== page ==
How to be a journalist

Published by Emma Lee-Potter in on Wednesday 5th August 2015

Fleet Street 2Rooting through my old files I’ve just found a piece about journalism that I wrote as a young reporter. I can’t for the life of me remember who it was for but here, completely unedited and slightly dated, is an account of my route to Fleet Street.

Don’t even contemplate going into journalism if you are highly-strung, sensitive to the slightest criticism or expect to be on the 6.03 train home every night.

You’d find it hell.

If, on the other hand, you have an insatiable curiosity about everything and everyone, a skin like a rhinoceros and no objection to being sent to Aberdeen in the middle of the night at a moment’s notice, you could well be perfect reporter material.

Contrary to the impression given by some, journalism couldn’t be less glamorous. It’s often traumatic, sometimes terrifying and always takes over your life.

A well-known reporter who had earned the undying respect of people up and down Fleet Street once told me that there were days when all he wanted to do was work in a shoe shop – with no deadlines, no pressure and no one itching to tell him their life story.

I started my career in journalism on a small newspaper in the wilds of the Devon countryside which sold the grand total of 16,000 copies a week.

For the year I worked there I smiled wryly as friends joked about reporters chasing fire engines, interviewing film stars and spending long afternoons knocking back whisky in the pub.

Chance would be a fine thing.

I spent most of my time covering flower shows, funerals and weddings or listening to local councillors discussing at length whether to put a new set of double yellow lines along the high street.

But for all my moans and groans, working on a provincial newspaper proved to be an excellent training ground. Even now, most seasoned hacks still regard starting out in local journalism as absolutely essential – indeed it’s with nostalgia that many of them look back on their years on the Totnes Times or Golborne Gazette.

The day comes, however, when it’s time to move on.

The big test for any reporter worth his or her salt comes after they’ve mastered the intricacies of shorthand, understand the implications of libel and defamation and decide they want to have a bash at national newspaper journalism.

Each year hundreds of eager young reporters arrive Dick Whittington-style from the provinces, determined to make it in Fleet Street.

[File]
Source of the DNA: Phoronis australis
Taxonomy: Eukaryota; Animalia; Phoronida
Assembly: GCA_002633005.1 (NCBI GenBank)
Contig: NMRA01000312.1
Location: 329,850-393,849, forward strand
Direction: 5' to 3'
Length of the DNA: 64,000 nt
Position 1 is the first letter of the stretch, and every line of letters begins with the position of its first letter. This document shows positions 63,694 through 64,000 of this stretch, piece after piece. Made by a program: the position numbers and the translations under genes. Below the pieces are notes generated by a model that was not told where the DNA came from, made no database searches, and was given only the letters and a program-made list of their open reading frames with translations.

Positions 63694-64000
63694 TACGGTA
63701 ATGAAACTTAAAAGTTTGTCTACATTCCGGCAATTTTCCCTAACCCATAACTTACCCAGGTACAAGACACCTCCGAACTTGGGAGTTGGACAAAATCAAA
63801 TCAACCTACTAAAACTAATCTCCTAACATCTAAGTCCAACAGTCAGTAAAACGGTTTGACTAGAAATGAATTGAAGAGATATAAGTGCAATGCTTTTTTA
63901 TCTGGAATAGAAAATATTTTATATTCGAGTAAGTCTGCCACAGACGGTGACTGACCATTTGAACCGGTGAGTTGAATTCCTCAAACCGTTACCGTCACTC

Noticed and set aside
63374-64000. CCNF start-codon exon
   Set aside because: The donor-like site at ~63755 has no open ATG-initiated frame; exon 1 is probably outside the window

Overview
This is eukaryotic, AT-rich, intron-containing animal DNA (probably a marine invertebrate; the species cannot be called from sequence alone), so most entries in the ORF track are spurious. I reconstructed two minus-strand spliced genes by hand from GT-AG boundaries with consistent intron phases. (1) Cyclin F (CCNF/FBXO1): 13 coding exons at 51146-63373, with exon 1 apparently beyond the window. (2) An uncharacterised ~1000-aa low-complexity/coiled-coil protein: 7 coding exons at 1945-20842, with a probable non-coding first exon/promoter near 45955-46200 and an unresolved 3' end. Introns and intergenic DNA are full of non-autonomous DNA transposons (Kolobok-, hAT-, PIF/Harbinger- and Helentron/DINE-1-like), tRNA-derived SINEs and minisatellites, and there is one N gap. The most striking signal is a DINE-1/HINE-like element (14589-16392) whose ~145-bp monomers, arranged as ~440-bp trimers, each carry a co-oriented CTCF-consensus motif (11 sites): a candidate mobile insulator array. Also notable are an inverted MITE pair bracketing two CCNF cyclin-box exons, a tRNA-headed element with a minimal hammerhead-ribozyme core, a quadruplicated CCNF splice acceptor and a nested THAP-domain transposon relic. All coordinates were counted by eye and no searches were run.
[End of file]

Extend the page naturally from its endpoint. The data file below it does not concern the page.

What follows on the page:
Armed with several year of experience, plus their NCTJ Proficiency Certificate (it sounds like something out of the Girl Guides but it’s a professional exam for journalists), they proceed to write to every news editor in Fleet Street listing their qualifications, scoops and endless capacity for hard work.

Newspapers rely heavily on freelance journalists – or casuals as they are known – to supplement their existing staff, particularly on night shifts and over the summer.

Staff reporters tend to work days, covering the most important news stories, while casuals work late nights and early mornings.

As a casual, you often feel as though you are living in a twilight world, starting work when everyone else is going home and staggering back in the early hours.

Often you spend nights writing stories that have no chance of making the following morning’s paper. Just occasionally though, you’ll get the chance to prove yourself when a big story breaks at night.

The better you do, the more chance you’ve got of being asked to work day shifts – when the bigger stories tend to happen.

For everyone, the ultimate goal is a staff job.

I admit that after six months of working day and night, never turning down a shift and developing unbecoming black shadows under my eyes I began to despair and accepted a job on a women’s magazine.

It was a huge mistake. I realised as much the moment I walked into the couth office, complete with a posh coffee maker, pot plants and Anglepoise lamps.

It was a very far cry from the down-at-heel newspaper offices I was used to – filled with piles of cuttings, dog-eared telephone directories, brimming ashtrays and reporters battling to catch the deadline for the next edition.

Fortunately for me, the mistake was one that I eventually managed to rectify. It took me two years of shifts but I am now working as a reporter for a London evening newspaper. And I’m happy as Larry.

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